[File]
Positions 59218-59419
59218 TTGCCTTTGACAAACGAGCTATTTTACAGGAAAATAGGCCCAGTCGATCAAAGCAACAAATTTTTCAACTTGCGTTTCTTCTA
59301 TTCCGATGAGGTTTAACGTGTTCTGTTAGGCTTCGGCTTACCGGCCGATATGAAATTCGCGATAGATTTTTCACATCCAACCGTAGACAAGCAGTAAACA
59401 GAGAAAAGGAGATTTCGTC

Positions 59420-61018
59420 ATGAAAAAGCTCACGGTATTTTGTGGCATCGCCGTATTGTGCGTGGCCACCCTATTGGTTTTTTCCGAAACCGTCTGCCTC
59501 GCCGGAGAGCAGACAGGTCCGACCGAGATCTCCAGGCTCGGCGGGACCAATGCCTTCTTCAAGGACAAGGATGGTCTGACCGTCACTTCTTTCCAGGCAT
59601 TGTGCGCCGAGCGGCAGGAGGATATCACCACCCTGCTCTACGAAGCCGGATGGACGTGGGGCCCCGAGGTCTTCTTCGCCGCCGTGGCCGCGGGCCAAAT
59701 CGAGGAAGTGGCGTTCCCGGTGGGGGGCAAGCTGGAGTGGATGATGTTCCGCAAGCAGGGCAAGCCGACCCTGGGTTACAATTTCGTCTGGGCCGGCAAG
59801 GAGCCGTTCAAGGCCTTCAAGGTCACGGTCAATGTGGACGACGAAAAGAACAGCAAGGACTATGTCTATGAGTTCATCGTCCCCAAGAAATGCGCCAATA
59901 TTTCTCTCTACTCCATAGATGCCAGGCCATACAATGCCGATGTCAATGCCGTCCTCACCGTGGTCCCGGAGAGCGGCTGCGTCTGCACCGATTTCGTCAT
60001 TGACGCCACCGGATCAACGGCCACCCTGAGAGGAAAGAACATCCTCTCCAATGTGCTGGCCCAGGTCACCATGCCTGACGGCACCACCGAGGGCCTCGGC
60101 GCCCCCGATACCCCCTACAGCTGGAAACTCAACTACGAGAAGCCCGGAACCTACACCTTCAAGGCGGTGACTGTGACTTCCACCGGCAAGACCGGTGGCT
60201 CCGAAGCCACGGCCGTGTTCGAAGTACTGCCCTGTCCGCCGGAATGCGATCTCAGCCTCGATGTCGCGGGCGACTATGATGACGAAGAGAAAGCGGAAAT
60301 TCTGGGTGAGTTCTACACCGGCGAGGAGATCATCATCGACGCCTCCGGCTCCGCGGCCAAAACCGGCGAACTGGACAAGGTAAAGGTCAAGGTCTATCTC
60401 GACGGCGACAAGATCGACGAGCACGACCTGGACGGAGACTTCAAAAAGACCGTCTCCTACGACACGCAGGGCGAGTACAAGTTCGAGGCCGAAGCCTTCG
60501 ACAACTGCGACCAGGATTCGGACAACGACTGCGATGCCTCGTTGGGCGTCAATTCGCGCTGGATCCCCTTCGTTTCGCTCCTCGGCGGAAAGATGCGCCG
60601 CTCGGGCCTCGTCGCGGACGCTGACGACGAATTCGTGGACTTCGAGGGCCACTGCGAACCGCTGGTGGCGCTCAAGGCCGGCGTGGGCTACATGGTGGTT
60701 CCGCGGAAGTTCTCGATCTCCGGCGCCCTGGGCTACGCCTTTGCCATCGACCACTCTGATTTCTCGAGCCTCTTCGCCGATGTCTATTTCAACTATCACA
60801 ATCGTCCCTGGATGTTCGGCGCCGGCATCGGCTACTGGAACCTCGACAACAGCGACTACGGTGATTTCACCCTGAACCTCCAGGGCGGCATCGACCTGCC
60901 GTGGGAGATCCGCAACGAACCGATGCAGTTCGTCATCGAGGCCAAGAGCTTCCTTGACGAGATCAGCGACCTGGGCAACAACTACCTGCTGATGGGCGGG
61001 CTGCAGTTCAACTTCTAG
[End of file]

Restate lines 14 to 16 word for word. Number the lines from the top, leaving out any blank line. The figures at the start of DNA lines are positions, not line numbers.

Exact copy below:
60201 CCGAAGCCACGGCCGTGTTCGAAGTACTGCCCTGTCCGCCGGAATGCGATCTCAGCCTCGATGTCGCGGGCGACTATGATGACGAAGAGAAAGCGGAAAT
60301 TCTGGGTGAGTTCTACACCGGCGAGGAGATCATCATCGACGCCTCCGGCTCCGCGGCCAAAACCGGCGAACTGGACAAGGTAAAGGTCAAGGTCTATCTC
60401 GACGGCGACAAGATCGACGAGCACGACCTGGACGGAGACTTCAAAAAGACCGTCTCCTACGACACGCAGGGCGAGTACAAGTTCGAGGCCGAAGCCTTCG